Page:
"I'm squeamish about it," I growled back, "as I have told you several times: In the long run, that stuff will be no good for you. Now hush up and watch the performance."
The story unfolded in much the way Holmes and I remember the actual case, or at least it did up to a point, after which it appeared that Rosa had sewn together a couple of different episodes with a very blunt needle. As a surgeon myself, I winced at the clumsy stitches. If you haven't read my own modest recounting, The Curse of the Sign of Four is the story of the delightful Mary Marston, who came to us when her beloved father disappeared. Oddly enough, she waited several years after his disappearance to seek our aid. Anyway, our researches led us to the home of one Thaddeus Sholto, whose father had known Captain Marston, and the mystery of the Agra Treasure, taken under suspicious circumstances during the Sepoy War in India. Sholto thought he had the treasure safely locked away, but was sorely mistaken, as was his brother, the obstreperous Bartholomew. Soon, with the aid of the Irregulars and the creosote-sniffing dog Toby, we were hot on the trail of the treasure, a murderer, and a savage accomplice, all the while trying to avoid being arrested ourselves by Inspector Athelney of the Yard.
While Rosa's interpretation of my story was faithful up to a point, he made some changes that I'm sure were meant to tart up the story a bit, mostly along the lines of making things more romantic, giving the kids more time on stage, dragging in a villain we did not actually encounter, and so forth. I couldn't tell if Holmes was enjoying it, as he seemed bent on performing a chemical analysis of his program with various little tools he'd secreted in his coat, but once I'd overcome my indignation at Rosa's adjustments I found myself appreciating the play. I approved of the actor playing myself, Troy Johnson; I thought he balanced my common sense and warmth with amazement at Holmes' deductive prowess quite well. My companion in turn was played by one John Lathbury. He, or directors Paula Chenoweth and Mary Galde, had chosen the same distinctive curved pipe that all actors playing my friend seem to prefer. I'd heard that the first to do so chose the curved shape so as not to conceal his highly mobile face. Lathbury's face was more than up to the task, although I occasionally found his enunciation slightly amiss, and combined with Rosa's odder plot twists I realized that if I hadn't known the story by virtue of having been there in the first place, I wouldn't have gotten everything going on at Broadway West.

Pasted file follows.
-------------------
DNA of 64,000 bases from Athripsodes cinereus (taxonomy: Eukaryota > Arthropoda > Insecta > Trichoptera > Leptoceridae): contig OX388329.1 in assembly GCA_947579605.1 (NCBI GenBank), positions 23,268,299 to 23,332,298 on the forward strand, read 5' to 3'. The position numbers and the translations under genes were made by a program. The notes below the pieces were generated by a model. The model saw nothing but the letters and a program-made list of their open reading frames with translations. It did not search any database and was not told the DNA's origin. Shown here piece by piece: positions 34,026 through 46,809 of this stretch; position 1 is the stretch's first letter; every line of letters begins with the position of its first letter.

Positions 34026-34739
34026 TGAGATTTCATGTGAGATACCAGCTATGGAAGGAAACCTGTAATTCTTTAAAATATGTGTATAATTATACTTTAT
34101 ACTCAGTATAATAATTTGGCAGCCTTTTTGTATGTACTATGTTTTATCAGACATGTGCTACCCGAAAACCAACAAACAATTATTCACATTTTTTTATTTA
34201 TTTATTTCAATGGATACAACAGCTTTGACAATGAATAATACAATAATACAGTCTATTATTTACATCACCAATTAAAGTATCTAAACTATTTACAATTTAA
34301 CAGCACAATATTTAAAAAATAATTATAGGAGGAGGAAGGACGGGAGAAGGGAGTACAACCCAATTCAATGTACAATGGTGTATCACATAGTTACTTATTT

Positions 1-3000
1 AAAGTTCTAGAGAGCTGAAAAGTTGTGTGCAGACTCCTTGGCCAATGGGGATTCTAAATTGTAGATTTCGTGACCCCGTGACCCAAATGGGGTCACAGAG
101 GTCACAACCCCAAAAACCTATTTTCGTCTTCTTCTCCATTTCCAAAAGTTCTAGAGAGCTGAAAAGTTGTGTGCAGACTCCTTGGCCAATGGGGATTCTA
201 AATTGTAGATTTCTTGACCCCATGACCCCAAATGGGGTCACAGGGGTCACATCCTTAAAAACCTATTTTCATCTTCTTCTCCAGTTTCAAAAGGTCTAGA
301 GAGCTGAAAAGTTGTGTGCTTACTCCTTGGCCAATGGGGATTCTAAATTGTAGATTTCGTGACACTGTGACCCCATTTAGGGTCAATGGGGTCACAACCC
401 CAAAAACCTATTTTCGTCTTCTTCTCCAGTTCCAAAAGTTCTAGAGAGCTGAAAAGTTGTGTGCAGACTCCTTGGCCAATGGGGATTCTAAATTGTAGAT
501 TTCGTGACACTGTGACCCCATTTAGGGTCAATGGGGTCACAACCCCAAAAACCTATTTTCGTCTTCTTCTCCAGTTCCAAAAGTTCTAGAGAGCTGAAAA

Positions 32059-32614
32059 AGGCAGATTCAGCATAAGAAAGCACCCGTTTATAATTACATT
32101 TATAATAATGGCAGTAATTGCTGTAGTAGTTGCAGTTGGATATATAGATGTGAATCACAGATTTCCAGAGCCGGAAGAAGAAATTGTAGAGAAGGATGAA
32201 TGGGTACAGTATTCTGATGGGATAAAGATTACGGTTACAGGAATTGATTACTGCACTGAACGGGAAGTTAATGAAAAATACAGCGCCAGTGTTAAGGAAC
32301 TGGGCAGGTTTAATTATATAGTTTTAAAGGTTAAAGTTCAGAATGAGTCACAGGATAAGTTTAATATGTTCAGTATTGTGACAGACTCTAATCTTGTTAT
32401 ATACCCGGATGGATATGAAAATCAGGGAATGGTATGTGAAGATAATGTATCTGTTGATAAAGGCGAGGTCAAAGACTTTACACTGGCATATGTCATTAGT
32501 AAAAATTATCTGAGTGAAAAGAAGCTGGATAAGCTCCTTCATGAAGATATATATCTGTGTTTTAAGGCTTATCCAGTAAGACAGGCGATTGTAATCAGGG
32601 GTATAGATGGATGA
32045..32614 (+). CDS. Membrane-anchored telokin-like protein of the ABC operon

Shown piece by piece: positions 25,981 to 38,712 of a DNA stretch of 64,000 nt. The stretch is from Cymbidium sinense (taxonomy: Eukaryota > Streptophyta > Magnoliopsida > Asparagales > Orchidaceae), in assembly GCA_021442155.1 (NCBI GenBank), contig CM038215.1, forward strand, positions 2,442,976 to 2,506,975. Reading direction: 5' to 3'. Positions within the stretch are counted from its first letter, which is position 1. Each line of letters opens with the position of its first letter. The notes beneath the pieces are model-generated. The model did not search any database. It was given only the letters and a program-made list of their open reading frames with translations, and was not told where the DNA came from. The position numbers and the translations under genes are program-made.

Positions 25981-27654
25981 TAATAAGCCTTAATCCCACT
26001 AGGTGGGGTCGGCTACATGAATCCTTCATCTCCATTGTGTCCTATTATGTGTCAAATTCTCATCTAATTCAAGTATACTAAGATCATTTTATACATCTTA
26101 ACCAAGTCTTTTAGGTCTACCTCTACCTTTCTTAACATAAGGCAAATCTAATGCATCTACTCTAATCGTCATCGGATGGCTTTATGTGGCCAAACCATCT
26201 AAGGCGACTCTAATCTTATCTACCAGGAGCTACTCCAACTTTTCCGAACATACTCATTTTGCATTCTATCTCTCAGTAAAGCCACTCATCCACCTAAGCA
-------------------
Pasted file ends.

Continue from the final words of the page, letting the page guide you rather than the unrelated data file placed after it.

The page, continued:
Still, Lathbury captured Holmes as I know him, an aloof and sometimes impatient gentleman who loves nothing more than a challenge. But I must say that the most engaging performer, oddly enough considering in what disdain Holmes holds the denizens of the Yard, had to be James Hiser as Inspector Lestrade, the name Rosa gave Athelney. Hiser, who was easily the most physically active of all the performers, electrified the stage every time he took it. I grew to miss him when he wasn't on, particularly during the extensive set changes and in the last, overlong scene after everything had been wrapped up, where all that was left for Rosa to find a way around the end of the story as I first told it, with Holmes reaching for his cocaine.
"What do you say now, Holmes?" I asked as we descended to the street. "Are we real or not?" Holmes pondered for a moment, and I thought perhaps he was wondering where in Fremont we could possibly find a carriage to bear us back to Baker Street. Drawing on his pipe, he replied, "It seems that for these people tonight, we were real. Melodramatic, but real. That, my dear Watson, is elementary, and will have to suffice."